This chapter gives you a broad overview of the many types of tasks you must perform in order to build good security. Understanding the diverse categories of tasks improves your likelihood of preventing security vulnerabilities. Such vulnerabilities, whether exploited accidentally or intentionally, can undermine or overwhelm otherwise tight security that you have created in other areas.
Chapter 1 introduced the requirements for good security, the threats against it, and concepts that have proven useful in creating practical methods for developing and sustaining it.
The overview presented in this chapter identifies categories of tasks useful in meeting those requirements and threats. This chapter presents brief descriptions of these categories and tasks, with cross-references to Parts 2 and 3, where important details necessary to their implementation are described.
Good security requires physical access control, reliable personnel, trustworthy installation and configuration procedures, secure communications, and control of database operations such as selecting, viewing, updating, or deleting database records. Since some of these requirements involve applications or stored procedures as well as human action, security procedures must also account for how these programs are developed and dealt with.
Minimizing the costs of equipment, personnel, and training
Minimizing delays and errors
Maximizing rapid and thorough accountability
Scalability, too, is an important and independent practical criterion that should be assessed for each proposed solution.
These, then, are the categories with which this overview is concerned. They are discussed in the following sections:
It should not be easy to walk into a facility without a key or badge, or without being required to show identity or authorization. Controlling physical access is your first line of defense, by protecting your data (and your staff) against the simplest of inadvertent or malicious intrusions and interferences.
Lack of such control can make it easier to observe, copy, or steal your other security controls, including internal keys, key codes, badge numbers or badges, and so on. The security of these measures also depends on how alert and security conscious each of your staff is, but physical access control stops a variety of potential problems.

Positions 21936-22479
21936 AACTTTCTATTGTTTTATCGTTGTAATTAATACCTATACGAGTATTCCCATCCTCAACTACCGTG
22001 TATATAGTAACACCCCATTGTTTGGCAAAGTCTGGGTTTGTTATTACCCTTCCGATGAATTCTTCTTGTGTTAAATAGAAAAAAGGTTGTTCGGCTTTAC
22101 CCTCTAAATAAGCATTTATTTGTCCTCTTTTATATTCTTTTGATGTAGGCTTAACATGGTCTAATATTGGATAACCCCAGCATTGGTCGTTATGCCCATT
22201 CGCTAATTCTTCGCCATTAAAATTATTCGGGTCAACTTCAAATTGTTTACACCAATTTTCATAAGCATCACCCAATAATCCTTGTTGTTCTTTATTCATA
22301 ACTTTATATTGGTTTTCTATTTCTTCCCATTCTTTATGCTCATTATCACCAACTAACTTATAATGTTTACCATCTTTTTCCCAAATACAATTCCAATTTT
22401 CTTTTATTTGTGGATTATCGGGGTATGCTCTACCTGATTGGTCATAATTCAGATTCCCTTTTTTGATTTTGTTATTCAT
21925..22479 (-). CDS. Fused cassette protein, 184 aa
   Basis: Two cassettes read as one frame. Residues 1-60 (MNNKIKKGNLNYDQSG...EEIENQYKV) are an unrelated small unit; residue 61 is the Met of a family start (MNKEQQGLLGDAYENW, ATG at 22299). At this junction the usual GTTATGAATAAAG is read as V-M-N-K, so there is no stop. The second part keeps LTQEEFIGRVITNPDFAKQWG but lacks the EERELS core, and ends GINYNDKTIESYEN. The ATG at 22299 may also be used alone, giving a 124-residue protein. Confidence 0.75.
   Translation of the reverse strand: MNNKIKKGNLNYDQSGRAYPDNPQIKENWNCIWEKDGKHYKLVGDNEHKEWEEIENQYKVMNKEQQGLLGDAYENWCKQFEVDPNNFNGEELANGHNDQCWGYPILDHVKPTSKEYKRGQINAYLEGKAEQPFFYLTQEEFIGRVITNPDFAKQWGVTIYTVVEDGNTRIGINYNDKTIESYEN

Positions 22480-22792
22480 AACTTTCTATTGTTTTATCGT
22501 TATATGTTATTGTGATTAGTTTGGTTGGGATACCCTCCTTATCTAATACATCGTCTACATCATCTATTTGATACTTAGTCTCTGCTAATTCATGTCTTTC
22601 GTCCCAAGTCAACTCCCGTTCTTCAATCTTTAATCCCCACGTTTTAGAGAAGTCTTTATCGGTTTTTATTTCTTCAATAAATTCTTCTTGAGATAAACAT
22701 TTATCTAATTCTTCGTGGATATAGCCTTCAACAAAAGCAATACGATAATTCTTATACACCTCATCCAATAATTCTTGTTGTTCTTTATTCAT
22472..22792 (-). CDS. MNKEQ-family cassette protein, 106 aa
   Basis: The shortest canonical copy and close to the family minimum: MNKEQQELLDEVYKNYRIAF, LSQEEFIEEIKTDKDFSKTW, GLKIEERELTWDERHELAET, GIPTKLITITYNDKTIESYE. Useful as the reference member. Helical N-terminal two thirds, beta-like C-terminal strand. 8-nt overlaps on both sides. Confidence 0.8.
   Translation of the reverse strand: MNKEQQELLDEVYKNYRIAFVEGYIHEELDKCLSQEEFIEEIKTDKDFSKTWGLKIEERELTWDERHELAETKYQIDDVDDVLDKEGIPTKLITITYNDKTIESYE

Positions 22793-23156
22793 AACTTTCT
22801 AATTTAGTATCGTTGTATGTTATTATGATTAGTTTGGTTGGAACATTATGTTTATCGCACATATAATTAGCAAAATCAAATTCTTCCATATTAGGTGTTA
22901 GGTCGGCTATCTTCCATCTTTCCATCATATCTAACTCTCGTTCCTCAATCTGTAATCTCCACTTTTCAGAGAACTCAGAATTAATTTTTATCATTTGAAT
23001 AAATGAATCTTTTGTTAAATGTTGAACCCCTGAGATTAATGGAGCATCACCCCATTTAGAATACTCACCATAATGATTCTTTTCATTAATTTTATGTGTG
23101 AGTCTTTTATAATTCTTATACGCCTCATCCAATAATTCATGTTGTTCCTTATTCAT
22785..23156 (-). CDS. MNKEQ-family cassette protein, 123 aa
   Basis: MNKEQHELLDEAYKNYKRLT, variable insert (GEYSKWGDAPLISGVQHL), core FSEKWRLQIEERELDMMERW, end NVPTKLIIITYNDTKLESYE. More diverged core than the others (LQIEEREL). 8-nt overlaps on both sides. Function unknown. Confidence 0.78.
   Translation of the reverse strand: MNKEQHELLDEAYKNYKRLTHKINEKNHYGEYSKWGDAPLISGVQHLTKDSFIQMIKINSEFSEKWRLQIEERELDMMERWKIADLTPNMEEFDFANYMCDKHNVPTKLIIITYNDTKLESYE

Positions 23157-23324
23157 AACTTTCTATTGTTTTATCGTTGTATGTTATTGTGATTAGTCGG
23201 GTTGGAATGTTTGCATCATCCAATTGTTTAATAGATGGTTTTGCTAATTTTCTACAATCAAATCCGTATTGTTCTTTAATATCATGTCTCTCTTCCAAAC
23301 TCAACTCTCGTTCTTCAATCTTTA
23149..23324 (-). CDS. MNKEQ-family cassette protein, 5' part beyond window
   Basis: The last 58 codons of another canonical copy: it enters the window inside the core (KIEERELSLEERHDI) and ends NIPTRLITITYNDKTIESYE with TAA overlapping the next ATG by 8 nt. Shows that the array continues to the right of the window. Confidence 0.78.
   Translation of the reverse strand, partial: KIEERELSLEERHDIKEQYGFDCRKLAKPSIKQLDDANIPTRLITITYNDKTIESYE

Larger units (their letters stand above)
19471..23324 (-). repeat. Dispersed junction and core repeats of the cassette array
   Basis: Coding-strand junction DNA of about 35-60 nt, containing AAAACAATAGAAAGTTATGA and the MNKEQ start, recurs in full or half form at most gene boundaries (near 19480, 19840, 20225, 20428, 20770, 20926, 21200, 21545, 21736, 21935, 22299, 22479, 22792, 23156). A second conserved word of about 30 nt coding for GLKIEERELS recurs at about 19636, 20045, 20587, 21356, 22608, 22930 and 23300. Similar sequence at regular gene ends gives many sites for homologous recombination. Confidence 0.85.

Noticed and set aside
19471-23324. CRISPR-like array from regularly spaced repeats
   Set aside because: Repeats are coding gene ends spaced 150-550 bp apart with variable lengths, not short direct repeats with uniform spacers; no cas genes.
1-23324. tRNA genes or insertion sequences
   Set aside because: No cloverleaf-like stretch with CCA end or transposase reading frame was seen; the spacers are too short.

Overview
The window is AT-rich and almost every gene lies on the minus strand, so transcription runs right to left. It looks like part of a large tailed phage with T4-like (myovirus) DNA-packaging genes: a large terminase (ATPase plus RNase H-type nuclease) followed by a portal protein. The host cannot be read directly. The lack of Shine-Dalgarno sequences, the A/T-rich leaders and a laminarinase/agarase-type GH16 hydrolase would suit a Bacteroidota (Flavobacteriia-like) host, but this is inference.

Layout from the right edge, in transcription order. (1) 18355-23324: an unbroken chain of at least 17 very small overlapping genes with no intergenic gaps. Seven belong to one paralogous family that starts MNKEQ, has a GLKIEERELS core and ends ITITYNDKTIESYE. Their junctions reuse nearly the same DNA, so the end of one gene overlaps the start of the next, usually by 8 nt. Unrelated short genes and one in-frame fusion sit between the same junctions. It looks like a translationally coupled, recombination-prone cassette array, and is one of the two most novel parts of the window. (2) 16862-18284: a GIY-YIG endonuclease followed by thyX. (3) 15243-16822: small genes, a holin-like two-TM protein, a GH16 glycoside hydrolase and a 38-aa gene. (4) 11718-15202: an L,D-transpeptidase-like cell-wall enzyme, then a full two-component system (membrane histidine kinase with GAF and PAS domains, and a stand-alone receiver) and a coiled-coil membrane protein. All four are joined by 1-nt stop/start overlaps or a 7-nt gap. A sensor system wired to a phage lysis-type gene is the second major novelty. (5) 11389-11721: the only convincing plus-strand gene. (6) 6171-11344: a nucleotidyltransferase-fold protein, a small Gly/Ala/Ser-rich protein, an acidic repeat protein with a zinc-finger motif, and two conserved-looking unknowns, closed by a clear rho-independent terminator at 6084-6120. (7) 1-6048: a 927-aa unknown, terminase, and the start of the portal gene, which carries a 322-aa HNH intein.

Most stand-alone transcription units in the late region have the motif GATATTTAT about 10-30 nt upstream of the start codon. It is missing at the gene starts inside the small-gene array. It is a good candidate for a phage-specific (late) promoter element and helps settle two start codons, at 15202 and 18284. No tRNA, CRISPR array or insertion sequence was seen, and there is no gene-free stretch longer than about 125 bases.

Each organization must evaluate its own risks and budget. Elaborate measures may not be needed depending on many factors: company size, risk of loss, internal access controls, quantity and frequency of outside visitors, and so on. Preparing for accountability and recovery are additional considerations, possibly prompting alarms or video surveillance of entryways. The visibility of these preparations can also act as deterrence.
Improving physical access control to your facility can add to your security. Make it difficult to get in, difficult to remain or leave unobserved or unidentified, difficult to get at sensitive or secure areas inside, and difficult not to leave a trace.
Your staff makes your organization work well, depending on who they are and how they are managed. Your security is critically dependent on them: first, on how honest and trustworthy they are, and second, on how aware and alert they are to security concerns and considerations. The first issue is a matter of selection, interviewing, observation, and reference checking. Done well, these skills can prevent your hiring people who are (or are likely to become) inappropriate for tasks or environments that depend on establishing and maintaining security. To a very large degree, security depends on individuals. When personnel get careless, resentful, or larcenous, tight security loosens or disappears. Your other measures will not matter if they are carelessly or deliberately undermined or sabotaged.
The second issue is how aware and alert your staff is to security concerns and considerations. Such consciousness is only partly a matter of background, and the environment and training you provide are the most significant influences, given basic honesty and intent to cooperate. When an organization both shows and says that security is important, by establishing and enforcing security procedures and by providing training and bulletins about it, people learn and adapt. The result is better security and safety for them as well as for the data and products of an organization.